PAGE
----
Meaning, I suppose, that practical-minded America should dispense with any observation of tradition that does not bring a profit -- Arbor Day, say. But wait: does anyone celebrate Arbor Day these days?
The process of commodification continues today. Even the week-long African American festival of Kwanzaa, created by sociologist Maulana Karenga in 1966 to resist "the high-priced hustle and bustle of Christmas buying and selling," is becoming commodified; a recent trade fair for Kwanzaa-related merchandise drew hundreds of exhibitors selling greeting cards, wrapping paper, and teddy bears wrapped in dashikis. It also drew representatives from Anheuser-Busch, Pepsi-Cola, and the ubiquitous Hallmark, among other capitalist concerns. Karenga was reported to have been outraged. But, one vendor countered, "This is what makes America tick."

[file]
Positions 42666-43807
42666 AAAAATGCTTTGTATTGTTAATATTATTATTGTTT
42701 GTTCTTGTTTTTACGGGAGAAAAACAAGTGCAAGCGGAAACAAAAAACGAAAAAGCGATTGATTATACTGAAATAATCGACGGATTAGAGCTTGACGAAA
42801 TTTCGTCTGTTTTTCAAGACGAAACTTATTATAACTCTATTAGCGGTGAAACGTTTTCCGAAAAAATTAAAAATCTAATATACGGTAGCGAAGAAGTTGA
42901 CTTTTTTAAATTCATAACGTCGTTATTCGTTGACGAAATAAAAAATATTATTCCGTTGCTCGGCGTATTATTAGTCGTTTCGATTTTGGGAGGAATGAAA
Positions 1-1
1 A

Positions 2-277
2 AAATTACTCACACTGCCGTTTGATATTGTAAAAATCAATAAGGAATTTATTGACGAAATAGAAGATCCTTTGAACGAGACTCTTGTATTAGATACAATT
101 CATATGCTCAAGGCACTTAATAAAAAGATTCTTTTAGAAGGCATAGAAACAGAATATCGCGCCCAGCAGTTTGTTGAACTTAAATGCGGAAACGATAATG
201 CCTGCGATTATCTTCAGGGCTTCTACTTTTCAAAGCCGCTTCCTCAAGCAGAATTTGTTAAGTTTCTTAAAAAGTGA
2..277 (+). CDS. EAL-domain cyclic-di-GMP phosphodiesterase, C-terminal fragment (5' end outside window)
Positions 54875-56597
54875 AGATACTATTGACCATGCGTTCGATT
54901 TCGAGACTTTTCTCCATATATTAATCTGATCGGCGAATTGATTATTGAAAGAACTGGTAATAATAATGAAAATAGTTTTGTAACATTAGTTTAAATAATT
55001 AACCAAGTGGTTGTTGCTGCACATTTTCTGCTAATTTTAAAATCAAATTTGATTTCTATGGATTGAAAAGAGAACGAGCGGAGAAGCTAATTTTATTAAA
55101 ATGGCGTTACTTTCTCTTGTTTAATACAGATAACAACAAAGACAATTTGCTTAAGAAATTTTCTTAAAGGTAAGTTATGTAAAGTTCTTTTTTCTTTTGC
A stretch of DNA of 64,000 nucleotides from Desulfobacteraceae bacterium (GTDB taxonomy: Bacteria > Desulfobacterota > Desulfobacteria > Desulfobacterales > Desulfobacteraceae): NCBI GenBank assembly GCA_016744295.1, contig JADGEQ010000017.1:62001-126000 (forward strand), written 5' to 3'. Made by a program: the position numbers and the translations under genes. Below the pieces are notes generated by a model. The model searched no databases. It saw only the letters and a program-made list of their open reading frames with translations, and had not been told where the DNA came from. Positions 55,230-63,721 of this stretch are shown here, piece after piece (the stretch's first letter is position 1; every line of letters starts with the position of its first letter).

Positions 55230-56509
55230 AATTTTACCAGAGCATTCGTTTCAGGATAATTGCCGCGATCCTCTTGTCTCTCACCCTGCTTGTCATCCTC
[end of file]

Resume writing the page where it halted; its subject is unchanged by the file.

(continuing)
And so it goes. The Christmas goose will soon slaughtered, and new holidays are in the borning, or perhaps should be: Grandmother's Day, Unwed Mothers' Day, the Feast of the Unregistered Voter. To know this history is to feel no less a victim of the commercialized holidays, but it's an instructive act of resistance nonetheless. On which note, read Bill McKibben's inspiring book of the season, Hundred Dollar Holiday, a subversive tract that dares suggest that Christmas be celebrated as Christmas again. But how would the world ever tick?
This article was first published on the History News Network.
Gregory McNamee is a contributing editor for Encyclopædia Britannica, for which he writes regularly on world geography, culture, and other topics. He is also literary critic for the Hollywood Reporter and a regular contributor to many other publications.